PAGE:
August 14, 2023

Indianapolis's 2024 budget earmarks more money for police and infrastructure

Indianapolis Mayor Joe Hogsett presents the 2024 budget.  - (Jill Sheridan/WFYI)

Indianapolis Mayor Joe Hogsett presents the 2024 budget.

(Jill Sheridan/WFYI)

The 2024 city budget was presented to the Indianapolis City-County Council this week, and featured more than $1.5 billion in planned spending.

Indianapolis Mayor Joe Hogsett kicked off the meeting by highlighting areas of significant investment, which include a record $323 million for the Indianapolis Metropolitan Police Department.

Cost of living raises, police vehicle dash cameras and license plate readers are part of IMPD spending. Additional public safety dollars will go towards hiring more deputies for the Marion County Sheriff's Office.

The budget will also target root causes of violence. The Office of Public Health and Safety funding includes $1 million for the city’s new clinician-led response team and money to permanently fund the Peacemaker program.

Community-based violence reduction efforts, including a group intervention program that targets youth, will receive more than $4 million. Funding will also go to programs that reach youth through education and employment opportunities.

“By showing that our best long-term crime prevention strategy is to invest in our own future,” Hogsett said.

This money leans into a continued 3-year, $150 million anti-violence plan. Part of that funding was supported by federal relief dollars that have already been allocated. Hogsett said that money is coming to an end.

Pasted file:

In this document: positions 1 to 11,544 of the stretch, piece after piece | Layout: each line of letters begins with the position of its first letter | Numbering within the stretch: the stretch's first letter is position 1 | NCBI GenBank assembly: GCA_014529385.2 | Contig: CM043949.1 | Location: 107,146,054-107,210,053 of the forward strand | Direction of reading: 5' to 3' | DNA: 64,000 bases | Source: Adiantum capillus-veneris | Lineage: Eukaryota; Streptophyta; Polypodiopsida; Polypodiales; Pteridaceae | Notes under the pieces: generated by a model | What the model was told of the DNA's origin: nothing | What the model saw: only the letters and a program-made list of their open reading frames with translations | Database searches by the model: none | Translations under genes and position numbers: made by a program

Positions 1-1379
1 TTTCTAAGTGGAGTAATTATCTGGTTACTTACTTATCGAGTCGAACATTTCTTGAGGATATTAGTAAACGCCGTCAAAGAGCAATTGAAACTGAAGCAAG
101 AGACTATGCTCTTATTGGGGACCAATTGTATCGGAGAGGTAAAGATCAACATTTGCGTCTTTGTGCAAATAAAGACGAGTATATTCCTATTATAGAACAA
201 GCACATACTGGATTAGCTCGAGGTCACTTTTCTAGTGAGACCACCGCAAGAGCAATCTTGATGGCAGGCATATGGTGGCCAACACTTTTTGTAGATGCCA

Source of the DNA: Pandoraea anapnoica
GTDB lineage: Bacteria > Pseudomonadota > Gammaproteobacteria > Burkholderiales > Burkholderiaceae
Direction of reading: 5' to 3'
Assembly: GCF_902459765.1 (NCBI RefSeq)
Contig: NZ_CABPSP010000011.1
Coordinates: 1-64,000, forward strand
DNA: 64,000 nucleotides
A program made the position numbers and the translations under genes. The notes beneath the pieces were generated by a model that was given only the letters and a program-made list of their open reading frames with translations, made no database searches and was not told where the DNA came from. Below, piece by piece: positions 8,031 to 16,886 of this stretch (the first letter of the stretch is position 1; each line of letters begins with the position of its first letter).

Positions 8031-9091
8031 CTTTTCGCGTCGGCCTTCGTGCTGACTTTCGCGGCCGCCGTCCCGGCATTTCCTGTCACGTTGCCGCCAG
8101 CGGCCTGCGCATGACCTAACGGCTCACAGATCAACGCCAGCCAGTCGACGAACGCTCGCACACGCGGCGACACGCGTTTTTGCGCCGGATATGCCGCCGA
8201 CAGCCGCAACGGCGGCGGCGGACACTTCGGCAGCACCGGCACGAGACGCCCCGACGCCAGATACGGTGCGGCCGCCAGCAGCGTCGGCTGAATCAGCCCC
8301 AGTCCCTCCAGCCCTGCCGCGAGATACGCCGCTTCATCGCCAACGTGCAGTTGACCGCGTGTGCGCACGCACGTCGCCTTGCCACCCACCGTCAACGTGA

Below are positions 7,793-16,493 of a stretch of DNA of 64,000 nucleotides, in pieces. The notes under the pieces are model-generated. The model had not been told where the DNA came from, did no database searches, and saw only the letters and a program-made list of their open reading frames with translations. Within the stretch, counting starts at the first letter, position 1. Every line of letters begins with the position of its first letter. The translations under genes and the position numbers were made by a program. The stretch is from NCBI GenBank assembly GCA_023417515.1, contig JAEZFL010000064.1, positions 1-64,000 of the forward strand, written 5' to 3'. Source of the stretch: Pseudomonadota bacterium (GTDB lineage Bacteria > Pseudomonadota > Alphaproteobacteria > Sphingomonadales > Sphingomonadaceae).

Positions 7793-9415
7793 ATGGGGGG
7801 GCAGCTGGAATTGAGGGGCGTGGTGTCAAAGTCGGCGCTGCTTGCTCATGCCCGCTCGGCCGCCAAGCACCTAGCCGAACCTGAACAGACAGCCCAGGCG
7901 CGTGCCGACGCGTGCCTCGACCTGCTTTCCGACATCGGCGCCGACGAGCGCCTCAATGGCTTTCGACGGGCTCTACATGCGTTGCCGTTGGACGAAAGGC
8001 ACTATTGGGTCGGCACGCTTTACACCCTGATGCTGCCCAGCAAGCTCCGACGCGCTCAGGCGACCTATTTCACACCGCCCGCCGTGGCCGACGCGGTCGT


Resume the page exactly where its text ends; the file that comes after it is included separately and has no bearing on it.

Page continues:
“Some cities will struggle this year due to that absence – Indianapolis will not,” Hogsett said.

Added funding in the budget will increase city infrastructure spending to $1.2 billion over five years.

“We can muster this $1.2 billion without a single tax increase on Marion County residents,” Hogsett said.

This year’s budget includes $25 million for residential streets.  Pedestrian safety through traffic calming will also be addressed.

Republican mayoral candidate Jefferson Shreve, who has campaigned on the need to improve public safety, said he supported some of the moves but that some residents still feel unsafe.

“We've got work to do and it's important that we fund those resources to protect the citizens of this city,” Shreve said.

City-County committees will discuss budget proposals before a vote in October.

Contact WFYI city government and policy reporter Jill Sheridan at

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